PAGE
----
Take a tour. Most skilled nursing centers will let you visit the therapy center and tour a room before your stay. Check for cleanliness, amenities like TVs, phones and wifi, and whether the cost of meals is included. Find out if there is a refrigerator in the room. Explore the dining and entertainment options available.
Take your on pain medication. While you may be feeling pretty good when you leave the hospital, you might bounce into every pothole between there and the rehabilitation center. By the time you are hurting, you may discover that your medications aren’t immediately available. Health care regulations prohibit bringing medications with you. Instead, your caregivers will have to call your physician to request a prescription. That can take time.
Consider the timing of your other medications. Before leaving the hospital, be sure to take any medications that may be due before you are settled in your new location. You cannot bring outside drugs (or even vitamins) into the facility. Any medications you need must be ordered after you arrive, because they are packed in prescribed dosages and administered by the nursing staff.
Bring loose, comfortable clothing. It’s likely that you’ll spend time in physical therapy every day. You’ll want to be able to move freely.
Wear tennis shoes or footwear with a non-skid sole. Comfortable shoes with good support are essential to improved balance and walking safely.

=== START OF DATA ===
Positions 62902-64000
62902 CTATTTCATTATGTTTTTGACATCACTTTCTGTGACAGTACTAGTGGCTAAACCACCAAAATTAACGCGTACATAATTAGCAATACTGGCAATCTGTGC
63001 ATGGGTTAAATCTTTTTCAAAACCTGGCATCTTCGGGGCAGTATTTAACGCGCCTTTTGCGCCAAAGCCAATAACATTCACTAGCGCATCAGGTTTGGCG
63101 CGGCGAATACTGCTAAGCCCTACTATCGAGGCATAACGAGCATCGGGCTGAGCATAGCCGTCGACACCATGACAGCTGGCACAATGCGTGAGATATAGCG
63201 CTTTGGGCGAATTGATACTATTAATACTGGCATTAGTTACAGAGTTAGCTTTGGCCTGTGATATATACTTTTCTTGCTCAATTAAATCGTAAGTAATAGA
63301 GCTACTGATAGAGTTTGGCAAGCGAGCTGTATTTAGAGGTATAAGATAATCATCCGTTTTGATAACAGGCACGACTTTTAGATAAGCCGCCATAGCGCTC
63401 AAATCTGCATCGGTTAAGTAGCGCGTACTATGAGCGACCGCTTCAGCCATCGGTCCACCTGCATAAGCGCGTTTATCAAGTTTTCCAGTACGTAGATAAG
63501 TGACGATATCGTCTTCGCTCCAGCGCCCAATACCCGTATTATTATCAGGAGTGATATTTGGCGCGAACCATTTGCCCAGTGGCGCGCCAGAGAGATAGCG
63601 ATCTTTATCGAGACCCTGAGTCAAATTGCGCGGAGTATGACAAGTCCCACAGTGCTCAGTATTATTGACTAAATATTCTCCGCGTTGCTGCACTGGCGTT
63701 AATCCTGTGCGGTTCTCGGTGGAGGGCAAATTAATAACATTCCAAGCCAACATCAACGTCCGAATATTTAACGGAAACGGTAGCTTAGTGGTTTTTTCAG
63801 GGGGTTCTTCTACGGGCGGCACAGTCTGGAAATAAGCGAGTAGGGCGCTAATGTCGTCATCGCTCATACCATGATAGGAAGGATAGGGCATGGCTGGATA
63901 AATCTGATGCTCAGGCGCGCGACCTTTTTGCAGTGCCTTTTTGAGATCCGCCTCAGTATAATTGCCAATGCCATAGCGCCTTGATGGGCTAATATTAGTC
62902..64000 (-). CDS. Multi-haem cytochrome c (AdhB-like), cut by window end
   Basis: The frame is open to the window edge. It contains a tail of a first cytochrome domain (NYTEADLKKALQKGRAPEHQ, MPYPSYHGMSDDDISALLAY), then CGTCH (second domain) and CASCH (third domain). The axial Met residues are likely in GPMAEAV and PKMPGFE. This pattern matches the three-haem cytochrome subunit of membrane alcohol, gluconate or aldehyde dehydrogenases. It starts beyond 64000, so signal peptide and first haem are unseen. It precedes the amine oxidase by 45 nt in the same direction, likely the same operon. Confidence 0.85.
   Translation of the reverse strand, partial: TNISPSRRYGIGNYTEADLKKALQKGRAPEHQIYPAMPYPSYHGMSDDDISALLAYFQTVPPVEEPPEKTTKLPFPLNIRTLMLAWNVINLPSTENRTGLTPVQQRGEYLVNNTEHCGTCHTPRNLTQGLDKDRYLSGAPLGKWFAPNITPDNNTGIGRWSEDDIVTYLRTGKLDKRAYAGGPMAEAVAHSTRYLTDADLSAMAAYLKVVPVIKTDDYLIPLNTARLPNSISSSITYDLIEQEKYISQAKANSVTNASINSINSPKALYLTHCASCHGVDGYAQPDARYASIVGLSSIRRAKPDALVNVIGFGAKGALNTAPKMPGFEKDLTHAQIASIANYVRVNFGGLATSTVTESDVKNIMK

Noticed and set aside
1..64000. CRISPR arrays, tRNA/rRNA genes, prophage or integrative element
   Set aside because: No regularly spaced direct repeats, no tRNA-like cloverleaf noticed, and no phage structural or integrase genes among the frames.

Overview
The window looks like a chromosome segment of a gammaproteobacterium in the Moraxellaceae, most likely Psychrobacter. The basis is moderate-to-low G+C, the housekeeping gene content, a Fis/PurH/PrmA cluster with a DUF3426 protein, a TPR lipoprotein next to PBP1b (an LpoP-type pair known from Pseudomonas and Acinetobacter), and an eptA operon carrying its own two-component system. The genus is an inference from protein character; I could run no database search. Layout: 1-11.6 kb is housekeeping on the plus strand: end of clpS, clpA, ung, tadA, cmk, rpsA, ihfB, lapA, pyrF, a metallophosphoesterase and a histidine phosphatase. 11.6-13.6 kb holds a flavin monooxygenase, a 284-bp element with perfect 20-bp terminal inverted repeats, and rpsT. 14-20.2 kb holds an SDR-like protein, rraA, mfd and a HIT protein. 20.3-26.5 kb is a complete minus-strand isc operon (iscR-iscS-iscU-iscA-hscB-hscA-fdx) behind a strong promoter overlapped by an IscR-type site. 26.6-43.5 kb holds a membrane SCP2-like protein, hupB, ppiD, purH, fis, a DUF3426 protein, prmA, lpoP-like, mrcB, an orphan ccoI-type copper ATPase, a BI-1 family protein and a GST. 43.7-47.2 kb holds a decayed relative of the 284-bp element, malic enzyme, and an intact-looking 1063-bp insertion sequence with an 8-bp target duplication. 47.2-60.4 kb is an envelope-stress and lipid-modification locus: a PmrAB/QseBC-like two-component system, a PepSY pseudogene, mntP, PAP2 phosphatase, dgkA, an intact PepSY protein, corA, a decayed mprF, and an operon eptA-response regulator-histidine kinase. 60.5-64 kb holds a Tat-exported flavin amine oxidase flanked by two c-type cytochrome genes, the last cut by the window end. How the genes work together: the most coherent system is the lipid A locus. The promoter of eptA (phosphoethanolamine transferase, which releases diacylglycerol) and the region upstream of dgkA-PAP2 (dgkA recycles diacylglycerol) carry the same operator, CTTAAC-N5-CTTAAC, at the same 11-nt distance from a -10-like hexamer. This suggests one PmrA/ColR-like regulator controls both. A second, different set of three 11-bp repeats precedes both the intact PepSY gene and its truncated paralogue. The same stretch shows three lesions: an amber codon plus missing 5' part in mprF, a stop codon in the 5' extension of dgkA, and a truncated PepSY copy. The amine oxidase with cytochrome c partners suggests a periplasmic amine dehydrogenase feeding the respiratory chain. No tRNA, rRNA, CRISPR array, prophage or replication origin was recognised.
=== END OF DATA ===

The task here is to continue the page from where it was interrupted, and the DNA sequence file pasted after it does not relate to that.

Pack a swimsuit. Your physician or therapist may decide that aquatic therapy will help you heal faster and with less pain. If so, you’ll be walk (or use a special wheelchair) onto a treadmill that is lowered into a warm water pool. The buoyancy of the water enables patients to move more freely and comfortably shortening recovery time.
Leave extension cords, plug adaptors and fragrance plug-ins at home. In Ohio, like most states, they aren’t allowed in skilled nursing facilities.
Check out the library. If you run out of reading, you may find an on-site library and other entertainment options.
Bring personal hygiene items that make you feel more comfortable. While most places will provide soap and toothpaste, they may not be your preferred brands. If that matters to you, then bring them along.
Don’t drag heavy medical equipment. Walkers, wheel chairs and raised toilet seats will be provided by most facilities.
Consider leaving fancy jewelry and valuables at home. You are unlikely to need cash and you’ll likely be spending a good part of the day away from your room.